Two Old Friends By Sinéad Dunphy
Cold hands clutching
Warm coffee cups.
But clinging on
To times when
Everything was fixed
With a song.
When we were happy
To be miserable
Time has changed us
But not as much
As we’d like each other to think.
You’ll go there
And I’ll stay here
Watching years pass
In a blink.
But we can still have coffee,
A taste of old ways,
That felt like years.
Time slows down again
As we sip.
The Bus-rider By Killian Conyngham
I pity the Bus-rider, riding back and forth, day in and day out, seemingly on every bus I’ve ever been on.
He sits, his face full of thought, in his world of hoary glass, with his eyes focused like lasers.
He reads sometimes, and sometimes he writes, but mostly he simply stares.
Stares into the world with a look that splits falsehoods and pretenses, and sees what there is to be seen.
Sees, and reflects, and then, as if struck all at once, begins writing with the lightning still hot in his hands.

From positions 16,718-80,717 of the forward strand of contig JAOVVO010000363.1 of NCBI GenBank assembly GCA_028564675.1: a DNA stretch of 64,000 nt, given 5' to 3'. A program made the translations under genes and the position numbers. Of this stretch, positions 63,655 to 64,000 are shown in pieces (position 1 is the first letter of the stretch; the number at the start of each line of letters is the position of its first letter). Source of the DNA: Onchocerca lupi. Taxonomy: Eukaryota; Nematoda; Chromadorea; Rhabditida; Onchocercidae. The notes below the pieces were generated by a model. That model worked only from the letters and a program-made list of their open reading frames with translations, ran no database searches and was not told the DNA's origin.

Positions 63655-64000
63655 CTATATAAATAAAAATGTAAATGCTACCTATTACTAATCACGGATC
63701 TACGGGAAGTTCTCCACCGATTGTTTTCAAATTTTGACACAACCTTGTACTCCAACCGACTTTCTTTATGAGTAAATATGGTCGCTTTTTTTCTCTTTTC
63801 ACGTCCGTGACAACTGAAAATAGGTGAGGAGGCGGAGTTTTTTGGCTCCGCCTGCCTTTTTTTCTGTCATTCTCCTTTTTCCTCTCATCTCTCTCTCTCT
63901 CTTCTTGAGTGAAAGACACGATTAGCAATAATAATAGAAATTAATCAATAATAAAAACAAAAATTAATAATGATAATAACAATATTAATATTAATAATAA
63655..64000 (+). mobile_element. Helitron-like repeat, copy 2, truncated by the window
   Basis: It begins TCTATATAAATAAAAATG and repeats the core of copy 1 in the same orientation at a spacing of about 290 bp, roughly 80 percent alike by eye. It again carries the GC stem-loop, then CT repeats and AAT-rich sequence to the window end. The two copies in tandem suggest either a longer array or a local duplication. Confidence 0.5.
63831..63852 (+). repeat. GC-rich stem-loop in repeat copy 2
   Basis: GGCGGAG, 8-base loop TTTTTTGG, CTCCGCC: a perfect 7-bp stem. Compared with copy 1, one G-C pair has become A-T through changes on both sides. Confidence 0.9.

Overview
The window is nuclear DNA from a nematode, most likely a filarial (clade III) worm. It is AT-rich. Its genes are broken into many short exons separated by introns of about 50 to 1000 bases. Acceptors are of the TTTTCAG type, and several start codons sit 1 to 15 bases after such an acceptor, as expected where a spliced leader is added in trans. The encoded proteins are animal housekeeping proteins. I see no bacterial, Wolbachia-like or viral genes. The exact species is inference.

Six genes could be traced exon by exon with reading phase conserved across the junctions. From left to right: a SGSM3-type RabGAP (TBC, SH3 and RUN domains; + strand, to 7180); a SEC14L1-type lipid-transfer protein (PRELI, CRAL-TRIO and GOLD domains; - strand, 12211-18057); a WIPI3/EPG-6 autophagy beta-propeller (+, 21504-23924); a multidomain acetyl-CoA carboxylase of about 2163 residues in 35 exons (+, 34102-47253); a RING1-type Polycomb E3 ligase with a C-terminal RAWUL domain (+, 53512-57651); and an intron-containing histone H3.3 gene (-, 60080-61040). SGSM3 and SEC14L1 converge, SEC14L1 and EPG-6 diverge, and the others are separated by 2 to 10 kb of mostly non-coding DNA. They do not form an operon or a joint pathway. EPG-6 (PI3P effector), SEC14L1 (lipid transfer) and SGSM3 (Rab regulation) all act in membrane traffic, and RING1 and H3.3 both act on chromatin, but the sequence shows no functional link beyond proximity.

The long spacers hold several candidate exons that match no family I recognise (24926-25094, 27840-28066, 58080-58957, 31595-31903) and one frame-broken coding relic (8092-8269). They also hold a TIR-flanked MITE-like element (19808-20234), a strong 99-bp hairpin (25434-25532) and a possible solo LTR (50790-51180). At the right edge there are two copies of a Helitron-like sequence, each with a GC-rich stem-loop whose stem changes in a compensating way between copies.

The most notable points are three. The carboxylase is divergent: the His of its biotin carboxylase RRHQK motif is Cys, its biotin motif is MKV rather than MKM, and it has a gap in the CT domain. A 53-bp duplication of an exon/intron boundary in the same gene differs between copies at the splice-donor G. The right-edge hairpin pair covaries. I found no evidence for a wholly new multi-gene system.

His preoccupation is so encompassing, so intense, that I imagine he must often miss his stop, prolonging his never ending journey.
Adding another go around, in the hopes that this time, maybe, he might just snap out of it in time.
You wonder what it will be like, when he finally gets there. When he steps off and smells the air and stretches his legs.
You wonder if the destination is even all that important, to someone like him.
Someone who treats the journey as a gift, as mundane and beautiful as a breath.
Someone with seemingly infinite patience, content to live what others merely experience.
Someone who sits there, day in and day out, taunting me as I choose to ignore him, pulling my phone closer and edging myself into liminal distraction.
Someone so steady and stable that he stands as a rock, working away, a testament to my sins.
I envy the Bus-rider. And all I could be. If only the bus rider was me.